Nokia even publishes a magazine related to opportunities associated to consumer telecommunications in emerging markets, this magazine is called Expanding Horizons. Here is an overview about this magazine from its own site: "Expanding Horizons is a quarterly publication aimed at ICT decision-makers in the private and public sectors. It explores the socio-economic benefits that mobile technology offers as well as best practices from around the world in order to encourage affordable mobile communications and bring Internet to the next billion consumers. It also shows how to create a favorable environment for market growth." [read it online here]

More than anything this magazine demonstrates that Nokia’s focus on emerging markets is driven by business considerations. This is expected and I don’t think it is a bad thing. Nokia is helping to increase the reach of communication technology to a whole new group of people who were previously ignored due to profitability considerations. If they continue to design services that empower people, like Life Tools, then this relationship should benefit both parties: Nokia and other telecom companies, and more importantly, people from emerging markets.

The February issue from this custom publication features an interesting article about bringing the internet to the next billion users. This article demonstrates that Nokia has a solid understanding of business opportunities, economic challenges and social and cultural nuances that impact the design and adoption of technology in emerging markets. [read full article]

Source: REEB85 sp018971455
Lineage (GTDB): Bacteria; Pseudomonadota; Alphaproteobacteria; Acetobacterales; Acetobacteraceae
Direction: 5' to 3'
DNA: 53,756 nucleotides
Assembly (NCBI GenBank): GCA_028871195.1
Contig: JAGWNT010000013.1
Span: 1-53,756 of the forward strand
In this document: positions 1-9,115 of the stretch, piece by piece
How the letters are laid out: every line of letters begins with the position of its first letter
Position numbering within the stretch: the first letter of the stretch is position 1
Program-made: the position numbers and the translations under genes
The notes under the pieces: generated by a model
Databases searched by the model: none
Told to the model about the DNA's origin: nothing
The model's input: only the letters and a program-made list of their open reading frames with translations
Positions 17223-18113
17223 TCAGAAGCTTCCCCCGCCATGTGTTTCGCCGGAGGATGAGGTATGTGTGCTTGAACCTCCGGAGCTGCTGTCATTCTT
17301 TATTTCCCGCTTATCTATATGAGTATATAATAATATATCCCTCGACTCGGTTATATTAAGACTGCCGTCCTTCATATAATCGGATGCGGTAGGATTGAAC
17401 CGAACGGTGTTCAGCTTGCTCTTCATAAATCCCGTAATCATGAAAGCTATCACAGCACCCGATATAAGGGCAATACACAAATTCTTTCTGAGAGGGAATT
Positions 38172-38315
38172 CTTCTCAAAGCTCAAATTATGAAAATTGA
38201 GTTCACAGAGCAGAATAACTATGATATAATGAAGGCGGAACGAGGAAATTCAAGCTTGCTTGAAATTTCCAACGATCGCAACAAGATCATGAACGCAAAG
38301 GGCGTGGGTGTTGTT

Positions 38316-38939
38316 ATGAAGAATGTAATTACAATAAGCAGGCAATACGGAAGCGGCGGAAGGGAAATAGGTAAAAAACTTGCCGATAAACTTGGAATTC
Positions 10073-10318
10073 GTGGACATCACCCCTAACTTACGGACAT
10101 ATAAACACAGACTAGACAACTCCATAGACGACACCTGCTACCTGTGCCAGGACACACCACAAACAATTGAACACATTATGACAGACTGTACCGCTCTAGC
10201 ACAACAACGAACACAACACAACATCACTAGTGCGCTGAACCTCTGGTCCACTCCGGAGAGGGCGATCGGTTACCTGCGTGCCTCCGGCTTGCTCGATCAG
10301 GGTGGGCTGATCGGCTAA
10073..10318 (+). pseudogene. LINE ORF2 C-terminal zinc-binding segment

In this article they highlight two important aspects distinctions in the way that the internet will be adopted by the next billion people. These differences focus are related to “how” and “why” technology is adopted; both factors that have a large impact on design of appropriate services:
  • Internet adoption will be driven via the mobile handset, as opposed to the desktop or laptop computer. “The sheer cost-effectiveness and convenience of mobile technologies will prove decisive. Mobile devices are pervasive, with penetration growing at a rapid pace.”
  • The specific needs of people in emerging market will drive creation of new services, not available in advanced markets. “The internet for the next billion consumers will be very different to the services prevalent in advanced markets… The mass of consumers in emerging markets lives in semi-urban and rural areas. Villages are far apart. A trip to the city is a big event in many people’s lives. We need to understand that their context is highly local.”
Closing the Digital Divide
Ken Banks brought up an interesting dilemma related to these prophesies of internet adoption in emerging markets from Nokia and other handset makers. Ken questions the way these companies talk about the mobile phone helping close the digital divide. He points out that mobile phones are relatively cheap devices, provide instant voice communications and SMS functionality, and offer the potential to provide access to the internet. However, many of these functionalities are not available in the handsets available to low-income users in emerging markets. Internet specifically tends to not be accessible on the low-cost phones sold in developing nations.

This issue is caused by the fact that “many people make a huge assumption about the technologies available to users in developing countries.” According to Ken “if we’re serious about using mobile to help close the digital divide, how about diverting international development funding towards providing a subsidised, fully-internet ready handset for developing markets?” Interesting question indeed. [read his full article here]

1 comment:

Mark said...